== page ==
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Parallel port LEDs; current limiting?

 
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HyperHacker
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PostPosted: Sun Apr 19, 2009 5:38 am    Post subject: Parallel port LEDs; current limiting? Reply with quote

Hey, so I'm a software guy, very limited knowledge of the physical side of electronics, but I've got a simple setup with some strings of LED lights being controlled by my computer's parallel port.

The design is amazingly simple. I just wired some LEDs directly to a parallel port connector, and attached them to some "solar control" sensors, that are basically just an outlet with a CDS cell built in. The light strings are plugged into those so when the LEDs are on, the sensor sees "sunlight" and the lights are turned off.

Someone suggested that just driving 8 LEDs directly from the parallel port could burn out the controller on some motherboards though, and that I should have some current-limiting resistors in the circuit to avoid this. My board's survived so far but I don't like the thought that if I ever upgrade, it might fry the new one.

The problem is these sensors don't have any sort of threshold to turn on or off. They're just ordinary CDS cells, that give more resistance as the light intensity increases. So for them to turn the lights "off" (really just very dim), the LEDs have to be as bright as possible. Even now, when the lights are "off" they still glow dimly, because the LEDs aren't bright enough to get them completely off. So the question is how to add current limiting to the circuit without significantly reducing the LEDs' brightness?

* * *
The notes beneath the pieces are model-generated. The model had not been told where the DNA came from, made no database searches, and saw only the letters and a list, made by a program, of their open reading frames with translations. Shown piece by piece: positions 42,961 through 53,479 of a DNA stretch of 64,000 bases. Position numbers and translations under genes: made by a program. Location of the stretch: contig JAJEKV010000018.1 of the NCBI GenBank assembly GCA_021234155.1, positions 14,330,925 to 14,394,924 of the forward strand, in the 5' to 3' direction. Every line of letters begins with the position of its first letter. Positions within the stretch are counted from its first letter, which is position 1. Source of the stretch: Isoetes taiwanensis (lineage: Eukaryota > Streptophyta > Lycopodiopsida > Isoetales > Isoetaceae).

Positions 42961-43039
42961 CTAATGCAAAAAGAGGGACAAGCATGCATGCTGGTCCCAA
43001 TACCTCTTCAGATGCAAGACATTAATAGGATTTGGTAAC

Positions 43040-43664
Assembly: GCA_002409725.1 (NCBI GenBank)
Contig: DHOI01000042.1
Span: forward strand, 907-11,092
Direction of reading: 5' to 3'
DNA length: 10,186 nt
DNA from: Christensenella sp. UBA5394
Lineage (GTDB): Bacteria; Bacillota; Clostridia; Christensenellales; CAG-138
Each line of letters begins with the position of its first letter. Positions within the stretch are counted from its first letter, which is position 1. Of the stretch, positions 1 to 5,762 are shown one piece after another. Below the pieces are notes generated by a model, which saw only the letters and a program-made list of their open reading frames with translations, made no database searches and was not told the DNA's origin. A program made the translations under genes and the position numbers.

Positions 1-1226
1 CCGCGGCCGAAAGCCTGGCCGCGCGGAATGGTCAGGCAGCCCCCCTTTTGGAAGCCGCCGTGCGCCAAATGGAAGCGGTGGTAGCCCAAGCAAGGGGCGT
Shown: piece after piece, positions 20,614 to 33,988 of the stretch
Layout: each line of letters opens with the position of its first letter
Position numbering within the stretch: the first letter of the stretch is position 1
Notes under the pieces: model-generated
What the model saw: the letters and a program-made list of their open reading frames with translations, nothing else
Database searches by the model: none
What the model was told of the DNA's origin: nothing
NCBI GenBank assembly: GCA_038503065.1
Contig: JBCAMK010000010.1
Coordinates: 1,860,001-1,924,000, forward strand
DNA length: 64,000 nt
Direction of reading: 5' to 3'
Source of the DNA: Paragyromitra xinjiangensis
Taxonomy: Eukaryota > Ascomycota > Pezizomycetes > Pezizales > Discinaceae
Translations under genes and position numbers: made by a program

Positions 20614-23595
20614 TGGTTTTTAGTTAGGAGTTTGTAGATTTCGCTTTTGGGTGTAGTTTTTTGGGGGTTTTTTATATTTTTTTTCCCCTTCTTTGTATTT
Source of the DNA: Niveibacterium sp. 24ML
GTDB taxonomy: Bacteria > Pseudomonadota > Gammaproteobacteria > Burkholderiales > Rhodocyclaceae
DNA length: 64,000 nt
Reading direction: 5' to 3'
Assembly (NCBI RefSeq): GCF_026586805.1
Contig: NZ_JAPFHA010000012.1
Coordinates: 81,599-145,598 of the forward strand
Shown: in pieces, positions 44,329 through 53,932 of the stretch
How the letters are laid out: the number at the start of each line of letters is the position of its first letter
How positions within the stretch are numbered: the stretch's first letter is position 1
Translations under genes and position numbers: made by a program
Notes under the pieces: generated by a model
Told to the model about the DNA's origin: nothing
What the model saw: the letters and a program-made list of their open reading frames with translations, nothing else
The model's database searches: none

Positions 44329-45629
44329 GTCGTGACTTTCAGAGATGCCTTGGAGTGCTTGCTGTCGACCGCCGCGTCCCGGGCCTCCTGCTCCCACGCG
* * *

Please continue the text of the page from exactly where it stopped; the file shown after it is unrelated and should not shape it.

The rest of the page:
On a related note I've noticed some strange behaviour with longer light strings. Some are almost unaffected by the sensors (you can see them dim slightly), but if plugged into the end of another string, they do go on and off as expected. Even stranger, in some configurations half the string will go off and the other half stays on. O.o What's up with that?
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Turd
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PostPosted: Sun Apr 19, 2009 7:15 am    Post subject: Reply with quote

I would use an output buffer maybe something like this Very Happy
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Alan
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PostPosted: Sun Apr 19, 2009 7:48 am    Post subject: Reply with quote

After the buffer you could then use a resistor calculator to determine what the correct resistance for the LED should be.
http://alan-parekh.com/led_resistor_calculator.html
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HyperHacker
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PostPosted: Sun Apr 19, 2009 8:53 pm    Post subject: Reply with quote

I see. So how does an output buffer work?
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Turd
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PostPosted: Mon Apr 20, 2009 5:20 am    Post subject: Reply with quote

There's 8 gates in that chip each has an input and an output. The weak signal from the parallel port goes to the input and it outputs a stronger signal on the output. You have to power the chip with 5 Volts. Use a 5V regulated power adapter or use a 9V or 12V power adapter with a 5V voltage regulator circuit Very Happy
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HyperHacker
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PostPosted: Mon Apr 20, 2009 3:54 pm    Post subject: Reply with quote

Oh, I didn't know such a thing existed. Is it like a relay, then? I was going to use relays originally but I wanted to be able to do PWM dimming.

Although if there's more current coming out, I guess I'll need a big fat resistor before sending it back to the port's ground?
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